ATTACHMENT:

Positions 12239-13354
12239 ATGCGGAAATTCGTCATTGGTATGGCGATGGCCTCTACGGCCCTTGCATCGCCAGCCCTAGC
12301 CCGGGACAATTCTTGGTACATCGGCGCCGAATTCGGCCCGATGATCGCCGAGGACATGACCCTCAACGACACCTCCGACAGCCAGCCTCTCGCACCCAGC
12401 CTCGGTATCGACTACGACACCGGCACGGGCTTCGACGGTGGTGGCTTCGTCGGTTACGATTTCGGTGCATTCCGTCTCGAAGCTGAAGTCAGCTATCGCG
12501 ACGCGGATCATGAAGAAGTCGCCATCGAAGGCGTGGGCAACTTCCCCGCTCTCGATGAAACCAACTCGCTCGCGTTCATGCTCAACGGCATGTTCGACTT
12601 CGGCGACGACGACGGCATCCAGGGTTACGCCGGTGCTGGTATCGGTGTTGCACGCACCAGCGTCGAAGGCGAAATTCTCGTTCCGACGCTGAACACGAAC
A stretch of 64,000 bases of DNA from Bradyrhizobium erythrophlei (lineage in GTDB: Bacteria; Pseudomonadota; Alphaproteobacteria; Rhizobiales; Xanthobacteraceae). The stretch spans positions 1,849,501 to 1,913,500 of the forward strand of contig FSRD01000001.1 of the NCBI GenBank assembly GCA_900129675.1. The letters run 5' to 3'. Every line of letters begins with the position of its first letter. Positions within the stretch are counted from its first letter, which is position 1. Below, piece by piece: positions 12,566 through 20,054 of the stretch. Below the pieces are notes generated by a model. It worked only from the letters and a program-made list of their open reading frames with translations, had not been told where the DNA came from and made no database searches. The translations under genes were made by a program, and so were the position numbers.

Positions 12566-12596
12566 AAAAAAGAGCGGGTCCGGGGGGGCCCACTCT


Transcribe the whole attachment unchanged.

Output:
Positions 12239-13354
12239 ATGCGGAAATTCGTCATTGGTATGGCGATGGCCTCTACGGCCCTTGCATCGCCAGCCCTAGC
12301 CCGGGACAATTCTTGGTACATCGGCGCCGAATTCGGCCCGATGATCGCCGAGGACATGACCCTCAACGACACCTCCGACAGCCAGCCTCTCGCACCCAGC
12401 CTCGGTATCGACTACGACACCGGCACGGGCTTCGACGGTGGTGGCTTCGTCGGTTACGATTTCGGTGCATTCCGTCTCGAAGCTGAAGTCAGCTATCGCG
12501 ACGCGGATCATGAAGAAGTCGCCATCGAAGGCGTGGGCAACTTCCCCGCTCTCGATGAAACCAACTCGCTCGCGTTCATGCTCAACGGCATGTTCGACTT
12601 CGGCGACGACGACGGCATCCAGGGTTACGCCGGTGCTGGTATCGGTGTTGCACGCACCAGCGTCGAAGGCGAAATTCTCGTTCCGACGCTGAACACGAAC
A stretch of 64,000 bases of DNA from Bradyrhizobium erythrophlei (lineage in GTDB: Bacteria; Pseudomonadota; Alphaproteobacteria; Rhizobiales; Xanthobacteraceae). The stretch spans positions 1,849,501 to 1,913,500 of the forward strand of contig FSRD01000001.1 of the NCBI GenBank assembly GCA_900129675.1. The letters run 5' to 3'. Every line of letters begins with the position of its first letter. Positions within the stretch are counted from its first letter, which is position 1. Below, piece by piece: positions 12,566 through 20,054 of the stretch. Below the pieces are notes generated by a model. It worked only from the letters and a program-made list of their open reading frames with translations, had not been told where the DNA came from and made no database searches. The translations under genes were made by a program, and so were the position numbers.

Positions 12566-12596
12566 AAAAAAGAGCGGGTCCGGGGGGGCCCACTCT